Eliph' coughed gently behind his hand, as if to excuse his intrusion.

"Quarreling?" he suggested. "I used to wrestle some when I was a boy. But not much. I hadn't then the rules, given on page 554 of Jarby's Encyclopedia of Knowledge and Compendium of Literature, Science and Art, including "How to Wrestle, How to Defend Oneself Against Sudden Attack, Jui Jitsu," et cetery, with wood cuts showing the best holds and how to get them. All this being but one of one thousand and one subjects treated of in this work, the price of which is but five dollars, neatly bound in cloth."

The editor had turned his back and was staring angrily out of the window--sulkily tremulous would be a better description, perhaps--when he suddenly cried out. Eliph' searched hurriedly in his pockets for another pair of spectacles, found them and put them on, and looked where the editor pointed. Across the street the attorney, backed up against the wall of the bank, was defending his face with one arm, and with his right hand seeking to grasp a ship that was raining blows upon his face and head. Someone grasped the whip from behind and wrenched it from the hand of the attorney's assailant, and as the man turned angrily, the two in the window saw that it was Colonel Guthrie.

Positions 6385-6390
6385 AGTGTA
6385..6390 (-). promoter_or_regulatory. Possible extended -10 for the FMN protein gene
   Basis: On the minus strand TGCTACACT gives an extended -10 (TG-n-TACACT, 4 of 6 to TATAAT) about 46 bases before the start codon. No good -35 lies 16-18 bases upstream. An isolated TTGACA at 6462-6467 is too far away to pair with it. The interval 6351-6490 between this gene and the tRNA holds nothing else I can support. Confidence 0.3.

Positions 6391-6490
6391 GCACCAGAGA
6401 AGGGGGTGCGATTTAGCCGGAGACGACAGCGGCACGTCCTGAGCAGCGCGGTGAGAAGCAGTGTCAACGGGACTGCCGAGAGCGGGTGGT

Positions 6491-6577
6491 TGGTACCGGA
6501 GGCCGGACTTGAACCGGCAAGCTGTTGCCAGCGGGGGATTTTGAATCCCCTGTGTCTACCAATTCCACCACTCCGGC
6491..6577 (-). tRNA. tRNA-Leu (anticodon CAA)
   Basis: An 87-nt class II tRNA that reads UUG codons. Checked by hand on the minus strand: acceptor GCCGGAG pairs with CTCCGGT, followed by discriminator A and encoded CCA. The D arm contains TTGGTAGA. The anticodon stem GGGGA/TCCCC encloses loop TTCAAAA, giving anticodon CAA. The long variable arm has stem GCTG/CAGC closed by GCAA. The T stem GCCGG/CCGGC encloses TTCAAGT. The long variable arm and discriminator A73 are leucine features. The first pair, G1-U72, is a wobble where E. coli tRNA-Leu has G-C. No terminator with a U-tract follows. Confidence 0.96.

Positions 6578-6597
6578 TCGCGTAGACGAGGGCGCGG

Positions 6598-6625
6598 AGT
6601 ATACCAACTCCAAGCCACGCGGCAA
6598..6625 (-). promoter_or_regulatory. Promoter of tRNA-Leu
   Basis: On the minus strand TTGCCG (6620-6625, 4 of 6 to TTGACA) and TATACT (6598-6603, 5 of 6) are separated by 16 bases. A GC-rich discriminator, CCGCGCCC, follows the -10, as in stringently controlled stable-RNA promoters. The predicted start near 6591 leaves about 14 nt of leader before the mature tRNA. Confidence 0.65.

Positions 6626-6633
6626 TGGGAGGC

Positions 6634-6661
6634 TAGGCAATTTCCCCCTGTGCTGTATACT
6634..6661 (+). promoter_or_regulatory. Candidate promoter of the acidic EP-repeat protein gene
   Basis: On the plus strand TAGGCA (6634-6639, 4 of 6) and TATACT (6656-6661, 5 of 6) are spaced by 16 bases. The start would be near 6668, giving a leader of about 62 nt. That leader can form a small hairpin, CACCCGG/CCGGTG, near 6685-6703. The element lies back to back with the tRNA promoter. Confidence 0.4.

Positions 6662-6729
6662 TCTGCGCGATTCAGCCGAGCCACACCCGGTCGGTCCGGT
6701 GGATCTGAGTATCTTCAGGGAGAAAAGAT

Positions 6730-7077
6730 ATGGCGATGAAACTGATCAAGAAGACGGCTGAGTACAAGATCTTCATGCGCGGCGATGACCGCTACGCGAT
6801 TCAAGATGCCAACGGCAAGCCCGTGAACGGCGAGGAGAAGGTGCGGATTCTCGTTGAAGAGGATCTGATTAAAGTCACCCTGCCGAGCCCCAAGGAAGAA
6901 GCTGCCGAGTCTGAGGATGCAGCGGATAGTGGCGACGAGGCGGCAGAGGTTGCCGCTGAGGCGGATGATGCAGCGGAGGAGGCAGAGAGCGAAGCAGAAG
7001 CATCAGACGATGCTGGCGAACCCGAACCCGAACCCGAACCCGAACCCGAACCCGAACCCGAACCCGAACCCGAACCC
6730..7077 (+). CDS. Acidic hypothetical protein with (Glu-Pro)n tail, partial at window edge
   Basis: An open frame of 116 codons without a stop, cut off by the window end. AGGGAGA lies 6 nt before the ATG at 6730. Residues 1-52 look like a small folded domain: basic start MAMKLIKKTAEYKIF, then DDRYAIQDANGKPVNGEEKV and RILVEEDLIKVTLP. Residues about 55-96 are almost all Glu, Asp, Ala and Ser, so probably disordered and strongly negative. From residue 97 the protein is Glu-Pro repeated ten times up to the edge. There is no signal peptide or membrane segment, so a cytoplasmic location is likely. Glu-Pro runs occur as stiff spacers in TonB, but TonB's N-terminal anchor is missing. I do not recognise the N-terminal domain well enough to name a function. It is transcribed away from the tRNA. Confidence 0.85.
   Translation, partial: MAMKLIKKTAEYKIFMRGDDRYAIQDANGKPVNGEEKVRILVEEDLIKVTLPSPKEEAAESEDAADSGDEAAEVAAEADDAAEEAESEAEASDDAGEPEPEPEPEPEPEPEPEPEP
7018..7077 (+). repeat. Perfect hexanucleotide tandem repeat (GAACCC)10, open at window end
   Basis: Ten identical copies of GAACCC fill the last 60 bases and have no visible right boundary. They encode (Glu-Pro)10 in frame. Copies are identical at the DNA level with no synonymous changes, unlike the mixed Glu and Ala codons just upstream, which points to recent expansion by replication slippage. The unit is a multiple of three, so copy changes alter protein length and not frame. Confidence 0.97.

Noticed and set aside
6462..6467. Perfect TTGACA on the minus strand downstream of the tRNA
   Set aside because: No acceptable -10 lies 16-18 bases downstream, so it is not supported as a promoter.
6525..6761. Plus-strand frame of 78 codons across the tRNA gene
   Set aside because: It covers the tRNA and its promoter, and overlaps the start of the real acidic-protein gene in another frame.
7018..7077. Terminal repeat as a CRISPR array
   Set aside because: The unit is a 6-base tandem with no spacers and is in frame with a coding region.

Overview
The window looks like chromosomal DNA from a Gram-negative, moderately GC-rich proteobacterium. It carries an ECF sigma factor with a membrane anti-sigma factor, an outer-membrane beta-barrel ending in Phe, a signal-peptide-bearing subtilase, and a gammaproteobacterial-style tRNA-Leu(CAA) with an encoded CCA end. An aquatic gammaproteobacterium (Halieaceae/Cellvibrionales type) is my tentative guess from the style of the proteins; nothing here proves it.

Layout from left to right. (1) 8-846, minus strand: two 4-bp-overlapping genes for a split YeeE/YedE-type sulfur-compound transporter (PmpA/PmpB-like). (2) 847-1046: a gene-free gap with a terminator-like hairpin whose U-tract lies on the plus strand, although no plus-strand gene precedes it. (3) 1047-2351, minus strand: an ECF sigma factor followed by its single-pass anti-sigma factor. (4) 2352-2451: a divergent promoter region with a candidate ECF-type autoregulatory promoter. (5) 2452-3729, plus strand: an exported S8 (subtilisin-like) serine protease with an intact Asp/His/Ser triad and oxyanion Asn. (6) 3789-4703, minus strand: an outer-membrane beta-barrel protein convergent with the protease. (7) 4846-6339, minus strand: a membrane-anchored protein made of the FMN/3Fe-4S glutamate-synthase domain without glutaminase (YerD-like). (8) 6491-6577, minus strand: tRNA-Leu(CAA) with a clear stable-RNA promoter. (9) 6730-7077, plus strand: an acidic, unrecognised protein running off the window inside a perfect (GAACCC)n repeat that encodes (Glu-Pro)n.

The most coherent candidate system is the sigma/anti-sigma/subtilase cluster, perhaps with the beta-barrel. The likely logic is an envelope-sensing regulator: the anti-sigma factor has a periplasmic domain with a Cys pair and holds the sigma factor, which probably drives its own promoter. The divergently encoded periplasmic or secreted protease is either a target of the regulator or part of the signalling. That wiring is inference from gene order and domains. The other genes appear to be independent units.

They heard him cursing those who had taken the ship from him, ending by loudly justifying himself for what he had done to the attorney, and saw the attorney step forward to quell the Colonel's hot words. The Colonel put up both his hands and shouted, and some from the crowd, grasping the attorney about the waist and arms, as if the feared he was about to attack the older man, hurried him away, speaking soothing words to him.

The Colonel rioted on. Nothing could have stopped him. He pulled a copy of the TIMES from his pocket and slapped it with his hand as he abused the attorney for having given T. J. Jones the facts of the article.

He lit it be plainly known, in his anger, that the article called him a giver of graft. The crowd stood silent, as crowds stand about some drunken man, for the Colonel was drunk with wrath, and wordy with it, talking to himself as drunken men do. He finished, and the crowd opened a passage through itself to let him pass, and Skinner, who, in apron and bare arms, had viewed his rival's wrath from a safe place on the edge of the group, backed away. The Colonel, mumbling, caught sight of him, and with one swift motion of the arm grasped him by the shirt band.